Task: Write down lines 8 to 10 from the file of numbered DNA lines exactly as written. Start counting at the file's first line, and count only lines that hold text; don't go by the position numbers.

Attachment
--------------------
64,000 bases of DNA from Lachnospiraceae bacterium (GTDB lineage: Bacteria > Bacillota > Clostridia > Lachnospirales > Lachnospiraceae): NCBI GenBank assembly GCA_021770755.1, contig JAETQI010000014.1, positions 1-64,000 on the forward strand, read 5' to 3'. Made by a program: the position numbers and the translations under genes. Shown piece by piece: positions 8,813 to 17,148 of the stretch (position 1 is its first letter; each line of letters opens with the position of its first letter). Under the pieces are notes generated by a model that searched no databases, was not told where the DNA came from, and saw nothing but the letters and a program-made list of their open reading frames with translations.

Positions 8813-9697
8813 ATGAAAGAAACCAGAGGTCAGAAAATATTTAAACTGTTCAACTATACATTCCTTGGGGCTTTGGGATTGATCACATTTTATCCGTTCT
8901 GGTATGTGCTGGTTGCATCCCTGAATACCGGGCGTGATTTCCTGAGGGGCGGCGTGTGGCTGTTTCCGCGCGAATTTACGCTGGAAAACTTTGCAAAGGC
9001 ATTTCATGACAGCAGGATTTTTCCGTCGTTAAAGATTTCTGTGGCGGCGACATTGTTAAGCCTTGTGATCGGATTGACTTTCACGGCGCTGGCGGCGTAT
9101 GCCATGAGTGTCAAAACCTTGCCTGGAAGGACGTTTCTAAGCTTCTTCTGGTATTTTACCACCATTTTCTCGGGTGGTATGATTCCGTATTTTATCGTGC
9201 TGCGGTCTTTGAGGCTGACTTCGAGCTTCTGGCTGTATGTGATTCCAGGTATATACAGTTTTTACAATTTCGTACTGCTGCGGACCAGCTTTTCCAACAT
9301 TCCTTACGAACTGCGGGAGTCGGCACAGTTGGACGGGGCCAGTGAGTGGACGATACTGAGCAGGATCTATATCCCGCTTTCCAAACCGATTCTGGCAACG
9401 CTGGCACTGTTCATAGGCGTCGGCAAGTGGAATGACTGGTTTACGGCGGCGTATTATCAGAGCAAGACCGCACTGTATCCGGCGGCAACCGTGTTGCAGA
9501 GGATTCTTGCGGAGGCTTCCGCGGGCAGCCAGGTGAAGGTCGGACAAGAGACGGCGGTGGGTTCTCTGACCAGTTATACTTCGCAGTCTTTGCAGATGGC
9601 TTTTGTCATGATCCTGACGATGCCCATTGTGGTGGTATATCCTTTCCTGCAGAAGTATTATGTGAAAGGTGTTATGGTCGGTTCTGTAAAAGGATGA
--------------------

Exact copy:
9301 TCCTTACGAACTGCGGGAGTCGGCACAGTTGGACGGGGCCAGTGAGTGGACGATACTGAGCAGGATCTATATCCCGCTTTCCAAACCGATTCTGGCAACG
9401 CTGGCACTGTTCATAGGCGTCGGCAAGTGGAATGACTGGTTTACGGCGGCGTATTATCAGAGCAAGACCGCACTGTATCCGGCGGCAACCGTGTTGCAGA
9501 GGATTCTTGCGGAGGCTTCCGCGGGCAGCCAGGTGAAGGTCGGACAAGAGACGGCGGTGGGTTCTCTGACCAGTTATACTTCGCAGTCTTTGCAGATGGC